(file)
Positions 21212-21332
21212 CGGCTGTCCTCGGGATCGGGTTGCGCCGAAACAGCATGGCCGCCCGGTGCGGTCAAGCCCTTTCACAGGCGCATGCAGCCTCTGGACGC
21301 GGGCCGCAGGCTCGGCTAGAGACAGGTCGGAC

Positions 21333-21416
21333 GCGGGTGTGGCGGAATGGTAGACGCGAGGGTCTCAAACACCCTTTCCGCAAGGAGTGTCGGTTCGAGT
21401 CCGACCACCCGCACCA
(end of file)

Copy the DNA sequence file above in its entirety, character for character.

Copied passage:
Positions 21212-21332
21212 CGGCTGTCCTCGGGATCGGGTTGCGCCGAAACAGCATGGCCGCCCGGTGCGGTCAAGCCCTTTCACAGGCGCATGCAGCCTCTGGACGC
21301 GGGCCGCAGGCTCGGCTAGAGACAGGTCGGAC

Positions 21333-21416
21333 GCGGGTGTGGCGGAATGGTAGACGCGAGGGTCTCAAACACCCTTTCCGCAAGGAGTGTCGGTTCGAGT
21401 CCGACCACCCGCACCA